The Rosebud Film is a bit short, but entertaining. The alternate takes and demos are good fun for those interested in the creative process. Sure there are a few tracks that simple feature unfinished songs sung slightly out of tune usually by Lindsay Buckingham , but there are also insights into how this iconic album came together.

For instance, The Chain, one of the highlights of the record, is a combination of two songs, one by Stevie Nicks and one by Christine McVie, that eventually were joined tighter in a studio jam. Early versions of both tunes are included here. For those who were buying records back in , when Rumours first appeared, the over-familiarity with the songs make be a draw-back these songs were omnipresent on the radio back then , but younger listeners , especially those into contemporary indie rockers like Fleet Foxes and Bon Iver, will probably hear the Fleetwood Mac influences in their work.

On Fleetwood Mac's Rumours: The album that made divorce cool. The Globe and Mail. Just rereleased as a digitally remastered box set, the album, which produced four Top 10 U. In addition to the new release, the band is preparing for its most ambitious North American tour since the eighties. Add soap, coruscating harmonies and guitar flourishes, and lather vigorously. More than anything by the Beatles.

More than anything by the Rolling Stones. It is that rarest of pop-cultural artifacts: a work of art in conversation with itself — a shifting dialogue of angry kiss-offs Go Your Own Way, The Chain , sexual boasts You Make Loving Fun and earnest laments Songbird that sum up the emotional condition of a generation learning to live according to an individualistic ethic.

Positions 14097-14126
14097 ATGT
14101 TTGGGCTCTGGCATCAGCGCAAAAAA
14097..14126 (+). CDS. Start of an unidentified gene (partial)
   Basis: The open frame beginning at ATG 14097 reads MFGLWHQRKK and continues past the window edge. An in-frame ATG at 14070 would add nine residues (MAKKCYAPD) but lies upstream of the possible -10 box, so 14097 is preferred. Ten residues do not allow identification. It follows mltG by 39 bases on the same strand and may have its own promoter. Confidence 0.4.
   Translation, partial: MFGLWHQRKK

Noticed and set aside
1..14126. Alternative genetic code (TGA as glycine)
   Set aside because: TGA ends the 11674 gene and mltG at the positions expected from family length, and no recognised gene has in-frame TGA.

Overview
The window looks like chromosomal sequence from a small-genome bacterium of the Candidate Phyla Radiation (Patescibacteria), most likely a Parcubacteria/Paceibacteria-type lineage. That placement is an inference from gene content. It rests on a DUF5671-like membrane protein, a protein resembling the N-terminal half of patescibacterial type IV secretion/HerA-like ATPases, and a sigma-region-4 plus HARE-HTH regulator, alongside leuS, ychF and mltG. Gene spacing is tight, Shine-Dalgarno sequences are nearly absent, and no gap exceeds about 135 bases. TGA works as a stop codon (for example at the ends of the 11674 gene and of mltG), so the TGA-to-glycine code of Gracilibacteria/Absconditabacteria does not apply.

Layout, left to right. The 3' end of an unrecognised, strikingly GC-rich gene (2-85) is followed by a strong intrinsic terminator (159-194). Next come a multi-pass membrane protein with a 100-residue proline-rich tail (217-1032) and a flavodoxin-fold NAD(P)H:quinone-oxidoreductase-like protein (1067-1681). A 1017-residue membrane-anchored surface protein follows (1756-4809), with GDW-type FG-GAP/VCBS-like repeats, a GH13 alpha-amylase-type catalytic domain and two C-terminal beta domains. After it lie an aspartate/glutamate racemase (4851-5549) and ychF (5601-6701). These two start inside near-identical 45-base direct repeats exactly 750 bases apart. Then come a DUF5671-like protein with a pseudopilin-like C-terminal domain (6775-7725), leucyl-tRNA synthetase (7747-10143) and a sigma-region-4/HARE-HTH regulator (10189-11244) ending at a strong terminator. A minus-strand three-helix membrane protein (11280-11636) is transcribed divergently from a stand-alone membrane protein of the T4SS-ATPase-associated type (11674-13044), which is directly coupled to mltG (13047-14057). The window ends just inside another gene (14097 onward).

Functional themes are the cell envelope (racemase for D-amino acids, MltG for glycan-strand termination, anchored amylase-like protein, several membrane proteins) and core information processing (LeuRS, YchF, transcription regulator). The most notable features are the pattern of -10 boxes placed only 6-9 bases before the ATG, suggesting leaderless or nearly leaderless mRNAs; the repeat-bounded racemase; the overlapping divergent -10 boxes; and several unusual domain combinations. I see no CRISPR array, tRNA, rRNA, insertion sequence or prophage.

The album was and still is the unofficial soundtrack of the culture of divorce — a string of easy-listening theme songs for a generation unchained from social expectation. Back in the seventies, the invention of the Pill, combined with the rise of feminism, dovetailed neatly with this new ethos, and a generation of women and men who once might have stayed in stifling marriages suddenly saw a practical way out.

Since the release of Rumours, we have come to see divorce as a disruptive but necessary liberation — something to be endured, overcome and succeeded at in the all-consuming quest to live a fully self-actualized life. Go into any hipster dive bar in Brooklyn, Parkdale or Hackney, and you are likely to hear it being played, alongside such contemporary inheritors of its sound as Haim, Bon Iver and Fleet Foxes. The irony, of course, is that when Rumours was released, it was roundly rejected by the counterculture hipsters of the time — punk-rock fans — who saw it for the earnest collection of accessible soft-rock hits that it is.

Could anyone have foreseen its eventual success as a generation-defining work of pop art? Certainly not the five baby boomers who made it — they were too busy getting wasted, having affairs and getting divorced. How nice, then, to know that people do sometimes get back together, even if it is only to cash in on their youthful glory.

Rumours will never die. But the background of Rumours is well documented, and its songs have been heard the world over. So what does this release have to offer over past, high-profile reissues? Disc two is filled by 12 previously unreleased live tracks, recorded at shows in Oklahoma, Tennessee and South Carolina during Nicks sings beautifully on the lyrically bitter Planets of the Universe, which she released solo in And a slow, skeletal demo of The Chain is far removed indeed from the Formula-One-famous album version, its tremendous outro yet to take shape.

With its extra content engineered to appeal to collectors and casual fans alike, this is a justified addition to the many Rumours already making the rounds. The five musicians who wrote these songs were a complete mess at the time. Shit was fucked up. Yet, despite all these tumultuous relationships, the music survived.